• Initiate planning for Coastal Data Assimilation System (CODAS) pilot projects and corresponding Integrated Coastal Decision Support Systems (ICoDSS) for data acquisition, analysis, modeling and integration to support improved decision-making across the land-sea interface in two or more target regions. A key goal of this planning process will be to strengthen the institutional capacities of developing countries and to promote international joint observation and research, through improved surface-based monitoring and increased use of satellite data, and the creation and dissemination of technical and scientific knowledge.
  • Promote the end-to-end goals of coastal observing systems by fostering improved linkages between data providers and end-users, and facilitating the transition from data to products to information to knowledge.
Objectives of the Workshop Series

Outcome: Potential activities and products resulting from the Workshops include:

  • Initiation of the COastal Data Assimilation System pilot project (CODAS) and corresponding Integrated Coastal Decision Support System (ICoDSS) are two products.
  • Promotion of a better usage of the database of monitoring sites and networks for the Global Terrestrial Observing System (GTOS), i.e. the Terrestrial Ecosystem Monitoring Sites (TEMS) for coastal observing systems through registration of programs and sites.
  • Promotion of formal partnerships and linkages among the various programs represented at the Workshops.
  • Promote development of land-sea data assimilation schemes, building towards an integrated CODAS proto-type with operational nowcasting & forecasting (short & long term) capabilities to support users.
  • Support development of standardized user interface tools (e.g, GIS) and integrated decision support systems for coastal management (e.g., ICoDSS) that can be used for short-term decisions as well as long-term planning
Outputs of the Workshop Series

Heritage: This series of workshops complements and builds upon other GEO activities, including the GEO Inland and Nearshore Coastal Water Quality Remote Sensing Workshop held March 2007 in Geneva and other workshops that focus on improving the skill of forecasts of coastal inundation and storm surge; here we focus on predicting, managing and mitigating their impacts through more effective coastal zone management.

Heritage for the Workshop Series

IGOS Costal Zone Theme and Transition into GEO: The initiative for a CZCP emerged from the activities of the Coastal Theme of the Integrated Global Observing Strategy Partnership (IGOS-P). The Coastal Theme goal was to develop and implement a strategy for integrated observations across the land-sea interface that would provide data and information needed to make informed decisions on issues related to the propagation of change and variability as required for use, study, or management of coastal ecosystems or components thereof. The Coastal Theme built on and integrates the extensive activities of the coastal components of Global Ocean Observing System (GOOS) and Global Terrestrial Observing System (GTOS). Per consensus decisions made at the May 2007 IGOS-P-14 Meeting in Paris, the IGOS Coastal Theme was transitioned into GEO and its coastal activities will be developed further as part of the rapidly developing CZCP, in coordination with the Panel for Integrated Coastal Observations (PICO), a technical sub-panel of the GOOS Scientific Steering Committee (GSSC).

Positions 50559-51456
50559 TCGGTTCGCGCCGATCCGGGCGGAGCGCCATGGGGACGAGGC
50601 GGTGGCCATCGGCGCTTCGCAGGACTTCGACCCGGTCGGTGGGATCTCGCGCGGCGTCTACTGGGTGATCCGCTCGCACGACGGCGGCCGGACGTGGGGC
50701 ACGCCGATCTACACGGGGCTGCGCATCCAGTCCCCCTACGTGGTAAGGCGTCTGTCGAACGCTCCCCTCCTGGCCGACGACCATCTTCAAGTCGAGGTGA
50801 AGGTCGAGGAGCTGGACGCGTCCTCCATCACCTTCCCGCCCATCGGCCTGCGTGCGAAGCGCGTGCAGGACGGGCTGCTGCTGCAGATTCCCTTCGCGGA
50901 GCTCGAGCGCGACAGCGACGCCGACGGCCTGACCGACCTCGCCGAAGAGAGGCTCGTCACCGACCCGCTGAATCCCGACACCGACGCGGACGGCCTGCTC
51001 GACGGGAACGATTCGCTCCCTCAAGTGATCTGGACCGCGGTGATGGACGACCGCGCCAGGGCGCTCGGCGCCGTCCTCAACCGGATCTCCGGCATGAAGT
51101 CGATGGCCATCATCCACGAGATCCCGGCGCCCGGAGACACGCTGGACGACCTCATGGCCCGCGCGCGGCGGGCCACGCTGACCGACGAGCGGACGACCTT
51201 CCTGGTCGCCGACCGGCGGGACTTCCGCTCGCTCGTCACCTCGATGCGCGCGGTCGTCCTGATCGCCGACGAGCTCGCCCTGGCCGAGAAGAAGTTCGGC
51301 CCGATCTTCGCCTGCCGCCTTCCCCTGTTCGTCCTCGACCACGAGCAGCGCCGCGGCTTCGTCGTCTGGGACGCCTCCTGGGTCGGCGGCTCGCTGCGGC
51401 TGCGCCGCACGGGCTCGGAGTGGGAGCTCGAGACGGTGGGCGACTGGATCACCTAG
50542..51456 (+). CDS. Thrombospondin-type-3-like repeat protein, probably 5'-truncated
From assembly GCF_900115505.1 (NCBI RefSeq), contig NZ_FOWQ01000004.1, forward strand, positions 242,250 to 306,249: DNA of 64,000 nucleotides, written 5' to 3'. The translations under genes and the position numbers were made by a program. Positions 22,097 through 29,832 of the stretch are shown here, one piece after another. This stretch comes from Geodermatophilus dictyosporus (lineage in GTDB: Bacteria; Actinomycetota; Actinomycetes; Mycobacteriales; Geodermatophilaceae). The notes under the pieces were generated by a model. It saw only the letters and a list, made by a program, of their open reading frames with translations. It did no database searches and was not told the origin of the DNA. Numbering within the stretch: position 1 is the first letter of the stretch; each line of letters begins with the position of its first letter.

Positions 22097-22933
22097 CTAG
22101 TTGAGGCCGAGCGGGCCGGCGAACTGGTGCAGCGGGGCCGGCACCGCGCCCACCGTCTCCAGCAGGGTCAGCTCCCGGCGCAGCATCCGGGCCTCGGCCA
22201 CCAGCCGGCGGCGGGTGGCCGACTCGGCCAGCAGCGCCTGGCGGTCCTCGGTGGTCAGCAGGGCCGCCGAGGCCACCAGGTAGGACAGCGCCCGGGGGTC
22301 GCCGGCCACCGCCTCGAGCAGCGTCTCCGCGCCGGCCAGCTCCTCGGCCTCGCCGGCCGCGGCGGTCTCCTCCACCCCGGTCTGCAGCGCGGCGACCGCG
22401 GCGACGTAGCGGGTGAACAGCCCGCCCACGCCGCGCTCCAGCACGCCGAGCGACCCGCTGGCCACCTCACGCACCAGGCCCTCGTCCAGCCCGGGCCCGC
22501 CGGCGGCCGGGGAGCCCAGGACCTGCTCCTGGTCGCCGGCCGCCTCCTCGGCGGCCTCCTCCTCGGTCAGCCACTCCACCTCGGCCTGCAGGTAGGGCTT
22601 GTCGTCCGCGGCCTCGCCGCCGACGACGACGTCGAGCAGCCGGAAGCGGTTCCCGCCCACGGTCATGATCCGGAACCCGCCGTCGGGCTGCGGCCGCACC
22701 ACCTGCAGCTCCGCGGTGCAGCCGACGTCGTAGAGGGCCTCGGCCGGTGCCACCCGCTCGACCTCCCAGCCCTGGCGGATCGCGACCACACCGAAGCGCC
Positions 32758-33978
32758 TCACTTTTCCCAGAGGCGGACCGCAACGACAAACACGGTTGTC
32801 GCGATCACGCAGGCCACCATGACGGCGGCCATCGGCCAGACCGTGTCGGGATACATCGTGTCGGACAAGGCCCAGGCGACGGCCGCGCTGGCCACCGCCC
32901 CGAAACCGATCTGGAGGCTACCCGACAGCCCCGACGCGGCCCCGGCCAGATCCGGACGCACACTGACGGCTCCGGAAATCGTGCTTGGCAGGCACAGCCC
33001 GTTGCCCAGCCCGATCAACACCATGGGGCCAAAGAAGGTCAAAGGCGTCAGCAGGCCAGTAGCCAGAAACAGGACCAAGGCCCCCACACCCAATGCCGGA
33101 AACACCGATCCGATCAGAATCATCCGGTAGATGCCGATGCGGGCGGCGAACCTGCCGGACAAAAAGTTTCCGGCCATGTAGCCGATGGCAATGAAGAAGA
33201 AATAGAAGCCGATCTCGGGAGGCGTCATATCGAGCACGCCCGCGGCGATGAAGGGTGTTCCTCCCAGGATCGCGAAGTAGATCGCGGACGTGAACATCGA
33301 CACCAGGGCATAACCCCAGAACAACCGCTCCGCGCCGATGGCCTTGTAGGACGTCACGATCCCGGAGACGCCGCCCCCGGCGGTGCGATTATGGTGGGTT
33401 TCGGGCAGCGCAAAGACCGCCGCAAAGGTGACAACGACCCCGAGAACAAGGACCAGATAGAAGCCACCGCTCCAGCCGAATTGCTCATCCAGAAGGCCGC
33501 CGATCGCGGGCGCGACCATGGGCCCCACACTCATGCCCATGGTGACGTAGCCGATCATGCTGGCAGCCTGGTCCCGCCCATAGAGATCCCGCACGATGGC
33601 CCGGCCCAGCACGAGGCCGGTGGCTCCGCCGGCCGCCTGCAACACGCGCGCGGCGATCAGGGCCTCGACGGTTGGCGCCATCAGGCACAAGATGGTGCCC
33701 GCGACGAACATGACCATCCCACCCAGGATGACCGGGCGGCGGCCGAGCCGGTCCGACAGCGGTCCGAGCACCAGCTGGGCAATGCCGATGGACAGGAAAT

IGOS Background for the CZCP and the Workshop Series

Previous Workshops: The CZCP employs a regional approach to engage users and potential users through GOOS Regional Alliances (GRAs) and regional activities of GTOS. One of the ways that the CZCP is implementing this approach is by organizing a series of regional workshops in partnership with GOOS, GTOS, regional organizations, and GEO member countries. The overall title of the series is “GEOSS Support for Decision-Making in the Coastal Zone: Managing and Mitigating the Impacts of Human Activities and Natural Hazards in the Coastal Zone”. This series of workshops complements and builds upon other GEO activities, including the GEO Inland and Nearshore Coastal Water Quality Remote Sensing Workshop held March 2007 in Geneva and other workshops that focus on improving the skill of forecasts of coastal inundation and storm surge. Within this series, the CZCP focus is on managing and mitigating the impacts of inundation, storm surges, climate change and urbanization through more effective coastal zone management.

  • The first regional Workshop was held at the National Observatory of Athens, Athens, Greece, on 9-13 June 2008, and this workshop focused on the Mediterranean. Read more...

    As one output of this workshop, a sub-regional workshop for the Southern Mediterranean is under planning, with the likely venue being Cairo, Egypt. Read more ...)

  • The second regional Workshop was originally planned to take place in August 2009 in Accra, Ghana. Logistical problems required postponing this workshop. In late 2009, UNESCO IOC and IHP offered to integrate the program developed for the Accra Workshop into a Workshop jointly organized by IOC and IHP in Cotonou, Benin. In order to accommodate the CZCP program, this workshop had two sub-themes, with the first one focusing on coastal zone issues. The CZCP retained some influence on the program of this sub-theme. Read more ...

  • The third regional Workshop took place on March 9-11, 2011 in San Juan, Puerto Rico. This workshop focused on “Earth Observation Support for Sustainable Tourism in Small Island States” and brought together representatives of a number of stakeholder groups, including providers of Earth observations and derived services and information; private and governmental tourist organizations, national governmental agencies, operators of infrastructure, non-governmental organizations, and researchers. Read more ...

History of the Workshop Series

Workhop Plan Summary: The CZCP is currently reconsidering the concept of regional workshops. Past experience shows that workshop often result in a set of valuable and relevant recommendations, but are challenged in subsequent implementation and follow up activities. The goal to stimulate regional activities is not easily achieved.

Plans for the Workshop Series